length 100 and width say dw equal to the hypotenuse of the little solid black right triangle T, whose vertical side equals
dh and, by similar triangles, top angle equals 30o. In T, as cos 30o = dh/dw we have dw = dh/cos 30o. The area dA of
the rectangle is:

 


EOS

 

 

Fig. 4.4

 

A Section Of The Dike.

 

This approach yields the same answer. Remark that the depth of the water isn't measured along the slanted side. Of
course it's as always measured along a vertical axis.

 

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Problems & Solutions

 

1. A rectangular tank has a height of 2 m and a bottom measuring 4 m long by 3 m wide and is filled with water. Find the
force exerted by the water on the bottom of the tank.

 

Solution

 

The pressure of the water on the bottom of the tank is (1 ton/m3)(2 m) = 2 ton/m2. The force exerted by the water on the
bottom of the tank is F = (pressure) x (area of bottom) = (2 ton/m2)(4 m)(3 m) = 24 tons.

 

Note

 

Since the bottom of the tank is horizontal, the pressure is the same everywhere on it, so there's no need to do integration.
Let's do integration here to see if it yields the same answer.

 

 

The above figure represents the bottom of the tank. Let the horizontal l-axis be along a side of length 4, directed
rightward, and with origin at the left corner. Let l be any point in [0, 4]. A strip at l is a rectangle with length 3 and width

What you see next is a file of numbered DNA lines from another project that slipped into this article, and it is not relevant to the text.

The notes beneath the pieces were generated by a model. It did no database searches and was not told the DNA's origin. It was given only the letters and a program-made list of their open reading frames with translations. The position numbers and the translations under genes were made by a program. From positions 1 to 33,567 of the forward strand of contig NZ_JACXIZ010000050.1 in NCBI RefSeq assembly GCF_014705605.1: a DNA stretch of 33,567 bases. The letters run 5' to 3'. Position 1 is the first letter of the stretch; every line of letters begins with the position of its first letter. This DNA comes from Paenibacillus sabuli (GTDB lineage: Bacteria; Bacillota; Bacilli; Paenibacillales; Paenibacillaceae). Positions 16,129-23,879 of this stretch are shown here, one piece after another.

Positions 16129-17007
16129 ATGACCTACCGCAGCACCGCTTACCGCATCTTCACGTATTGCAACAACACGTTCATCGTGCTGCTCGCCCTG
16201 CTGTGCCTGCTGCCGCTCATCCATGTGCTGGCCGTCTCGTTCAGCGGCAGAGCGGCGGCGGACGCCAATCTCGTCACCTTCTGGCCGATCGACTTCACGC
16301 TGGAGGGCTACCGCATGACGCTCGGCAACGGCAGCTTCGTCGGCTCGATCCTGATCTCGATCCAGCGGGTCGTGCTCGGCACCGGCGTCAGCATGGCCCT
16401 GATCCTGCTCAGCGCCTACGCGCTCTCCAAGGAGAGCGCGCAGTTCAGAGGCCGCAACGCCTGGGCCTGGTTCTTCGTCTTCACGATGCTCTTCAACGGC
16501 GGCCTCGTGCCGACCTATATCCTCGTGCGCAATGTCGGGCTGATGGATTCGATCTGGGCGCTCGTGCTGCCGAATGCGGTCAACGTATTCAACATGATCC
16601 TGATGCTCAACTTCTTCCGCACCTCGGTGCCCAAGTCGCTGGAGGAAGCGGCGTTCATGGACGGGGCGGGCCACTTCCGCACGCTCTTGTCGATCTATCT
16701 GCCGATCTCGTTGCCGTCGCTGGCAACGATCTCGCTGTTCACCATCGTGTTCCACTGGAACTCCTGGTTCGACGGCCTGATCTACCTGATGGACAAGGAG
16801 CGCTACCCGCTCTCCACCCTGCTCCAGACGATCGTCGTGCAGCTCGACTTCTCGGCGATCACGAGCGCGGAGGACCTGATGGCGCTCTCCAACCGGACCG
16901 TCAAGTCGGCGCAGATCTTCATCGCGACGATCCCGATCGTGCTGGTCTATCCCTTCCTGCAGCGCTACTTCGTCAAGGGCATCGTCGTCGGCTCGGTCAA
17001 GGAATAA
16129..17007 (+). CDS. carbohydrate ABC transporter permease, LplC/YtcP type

dl. The water pressure on it is the same everywhere on it and is (1 ton/m3)(2 m) = 2 ton/m2, and the water force on it is
dF = (2 ton/m2)(3 m)(dl m) = 6 dl tons. The force exerted by the water on the bottom of the tank is:

 

 

Indeed integration yields the same answer. Don't use it if you're not asked to do so; you'll waste your time if you do.

 

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2. A sheet of metal has the shape of a semi-disk of radius 3 m. It's immersed in water with its curved edge down so that
its straight edge is level with the surface of the water. The density of water is 1000 kg/m3. Find the force exerted by
the water on one side of the sheet. (As a matter of fact, the force on the other side is equal in magnitude but opposite
in direction. That's why the sheet doesn't move.)

 

Solution

 

 

 

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3. A circular plate of radius 2 dm is suspended vertically in water such that its highest point is at a depth of 4 dm. The
density of water is 1 kg/dm3. Find the force of the water on one side of the plate.

 

Solution

 

 

 

It follows that:

 

 

Therefore:

 

 

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4. A dam is 25 m high and is in the shape of a region bounded by the curves y = x2 and y = 25. The density of water is
1 ton/m3. Find the total force exerted by the water on the dam when the water comes up to the top of the dam.

 

Solution

 

 

 

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5. A swimming pool 30 m long and 10 m wide has a sloping plane bottom so that the depth of the pool at 1 end is 1 m and
at the other end is 3 m. Find the total force exerted on the bottom of the pool if the pool is full of water.

 

Solution